Reply To: The Physical basis for meaning

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Ashish Dalela

As far as rationality is concerned, there are two uses — discovery and verification. There is a well-known mathematical claim called P not equal to NP. It means that you can verify in polynomial time (finite time) but you need non-polynomial time (exponential time) for discovery. I have given the example of password discovery and verification. Verification of passwords requires a very small time, but the discovery of passwords (by hacking) takes a very long time. So, rationality has a role in verification, but the scientific method uses it for discovery. That is where the issue is.

The is another issue with rationalism, which is that all reason ends in axioms. You cannot test axioms by reason. You cannot test axioms by empiricism either, because many axioms will equally suffice for the same explanation. You choose axioms, based on what you consider “good postulates”. But, what is good in this context is not good in another context. So, questions of “good” don’t take us far. Then we defer to what is the right choice — for me. Truth doesn’t stand alone; it needs the support of good and right, and the three combine to provide knowledge. So, the fault in rationalism (or empiricism) is that they try to consider just truth.

Then again, even this ‘truth’ is contextual (because axioms are good for me, right for me). And it must always remain contextual because all meanings involve oppositions. You cannot define top without defining bottom, left without right, etc. So, you cannot have a logical universal truth in the sense of something that avoids contradictions, if you are dealing in meanings. All truth is local truth, which we also call ‘relative’ truth, rather than ‘absolute’ truth.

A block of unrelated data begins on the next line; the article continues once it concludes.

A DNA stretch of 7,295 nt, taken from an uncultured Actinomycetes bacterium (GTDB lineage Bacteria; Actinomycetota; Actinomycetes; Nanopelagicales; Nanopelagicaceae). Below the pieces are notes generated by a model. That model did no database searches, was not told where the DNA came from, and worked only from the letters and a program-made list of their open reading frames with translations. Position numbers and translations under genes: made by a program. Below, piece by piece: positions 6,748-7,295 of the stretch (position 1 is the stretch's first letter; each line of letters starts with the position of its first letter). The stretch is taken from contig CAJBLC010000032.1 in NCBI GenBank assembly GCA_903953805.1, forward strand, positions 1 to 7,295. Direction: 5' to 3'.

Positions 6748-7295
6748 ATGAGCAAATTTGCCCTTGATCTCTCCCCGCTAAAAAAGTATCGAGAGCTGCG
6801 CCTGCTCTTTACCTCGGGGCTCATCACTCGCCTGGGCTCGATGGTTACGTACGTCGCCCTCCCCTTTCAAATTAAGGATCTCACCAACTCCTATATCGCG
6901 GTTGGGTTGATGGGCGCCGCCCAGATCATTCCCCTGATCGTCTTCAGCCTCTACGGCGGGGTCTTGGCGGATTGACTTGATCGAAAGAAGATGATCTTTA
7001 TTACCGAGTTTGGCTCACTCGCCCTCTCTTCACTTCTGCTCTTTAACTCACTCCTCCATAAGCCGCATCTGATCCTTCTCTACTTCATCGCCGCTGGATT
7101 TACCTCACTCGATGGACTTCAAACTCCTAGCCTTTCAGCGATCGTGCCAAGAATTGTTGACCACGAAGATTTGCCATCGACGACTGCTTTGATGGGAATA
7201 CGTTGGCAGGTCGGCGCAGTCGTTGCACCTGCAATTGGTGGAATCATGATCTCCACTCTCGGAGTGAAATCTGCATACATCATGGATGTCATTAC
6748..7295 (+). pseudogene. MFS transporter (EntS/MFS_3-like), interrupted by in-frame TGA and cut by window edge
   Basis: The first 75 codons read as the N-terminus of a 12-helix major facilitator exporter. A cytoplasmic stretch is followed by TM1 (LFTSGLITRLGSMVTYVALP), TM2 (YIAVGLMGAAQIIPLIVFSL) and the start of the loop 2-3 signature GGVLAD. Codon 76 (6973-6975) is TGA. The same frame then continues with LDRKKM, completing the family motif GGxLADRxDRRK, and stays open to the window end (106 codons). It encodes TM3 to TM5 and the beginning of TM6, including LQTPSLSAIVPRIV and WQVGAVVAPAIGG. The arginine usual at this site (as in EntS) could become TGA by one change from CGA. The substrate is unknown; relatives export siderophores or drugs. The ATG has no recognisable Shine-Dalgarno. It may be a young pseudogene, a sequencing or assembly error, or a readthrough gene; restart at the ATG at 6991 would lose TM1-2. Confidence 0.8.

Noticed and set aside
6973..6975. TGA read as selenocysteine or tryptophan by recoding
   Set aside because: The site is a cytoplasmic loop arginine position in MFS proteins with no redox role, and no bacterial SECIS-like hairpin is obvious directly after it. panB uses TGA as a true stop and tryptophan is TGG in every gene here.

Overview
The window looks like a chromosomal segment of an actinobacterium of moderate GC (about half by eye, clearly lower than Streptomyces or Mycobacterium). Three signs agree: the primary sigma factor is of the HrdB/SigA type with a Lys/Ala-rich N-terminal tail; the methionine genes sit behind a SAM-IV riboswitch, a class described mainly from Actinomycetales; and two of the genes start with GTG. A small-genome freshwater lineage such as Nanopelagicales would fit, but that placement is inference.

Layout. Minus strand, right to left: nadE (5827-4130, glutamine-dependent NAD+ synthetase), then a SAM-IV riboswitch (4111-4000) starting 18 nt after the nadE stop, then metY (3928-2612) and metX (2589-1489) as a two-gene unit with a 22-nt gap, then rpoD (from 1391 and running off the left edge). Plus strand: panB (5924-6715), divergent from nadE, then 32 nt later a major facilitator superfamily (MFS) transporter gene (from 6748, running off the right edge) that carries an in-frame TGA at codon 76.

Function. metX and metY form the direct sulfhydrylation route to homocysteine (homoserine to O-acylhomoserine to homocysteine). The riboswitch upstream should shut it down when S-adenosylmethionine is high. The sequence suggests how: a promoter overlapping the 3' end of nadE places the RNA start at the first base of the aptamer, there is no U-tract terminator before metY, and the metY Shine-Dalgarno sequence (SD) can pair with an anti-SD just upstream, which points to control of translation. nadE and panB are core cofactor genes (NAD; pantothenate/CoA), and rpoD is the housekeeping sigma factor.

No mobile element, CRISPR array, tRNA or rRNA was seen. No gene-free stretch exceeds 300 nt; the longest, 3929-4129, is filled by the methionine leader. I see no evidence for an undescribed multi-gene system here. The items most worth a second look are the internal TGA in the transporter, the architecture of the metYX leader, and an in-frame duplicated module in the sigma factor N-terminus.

The Absolute Truth is that which is self-contradictory. It is all the contradictory propositions as its aspects. In Vedic philosophy, this Absolute Truth is also known as ‘God’. One aspect of God is gentle, another aspect is ferocious; one aspect is honest and another aspect is deceitful; one aspect is the biggest and another aspect is the smallest. To understand this Absolute Truth, one has to go beyond conventional logic and understand how opposites emanate from Him.

Then, as a matter of routine, the idea that the world moves due to reason is false in Vedic philosophy. The world moves due to contradictions or conflicts. If you write a book, you have these problems to deal with; if you don’t write a book, you have another set of problems to deal with. So, you are conflicted between these alternatives, and that conflict creates choice. The soul makes the choice, but the choice is forced by contradictions. So, the cause of change is not consistency but contradiction. In science, we assume that reason moves the world through cause and effect (because the effect rationally follows the cause). But if you examine human thinking, it is always caught between cost-benefit analysis alternatives. If the best thing was also the easiest thing, then consciousness would never need to make choices. The choices are forced because there are tradeoffs and we cause change by selecting on specific tradeoff.

In summary, there are many levels at which ‘rationalism’ is wrong:
1. It helps in verification, but not in the discovery
2. The quest for truth is inadequate without right and good
3. All self-consistent truth is contextual; the universal truth is self-contradictory
4. Matter creates contradictions, choice resolves these contradictions

Each of these themes has been discussed at length in various posts and books if you are interested to delve deeper into the topics. I haven’t yet put them together in one place, but you can do it if you like. Rationalism believes that (a) it can discover the truth, (b) that the truth is universal, (c) that the truth stands without right and good, and (d) the world is rational. Each of these claims can be disputed, and I have disputed them. The above is a summary.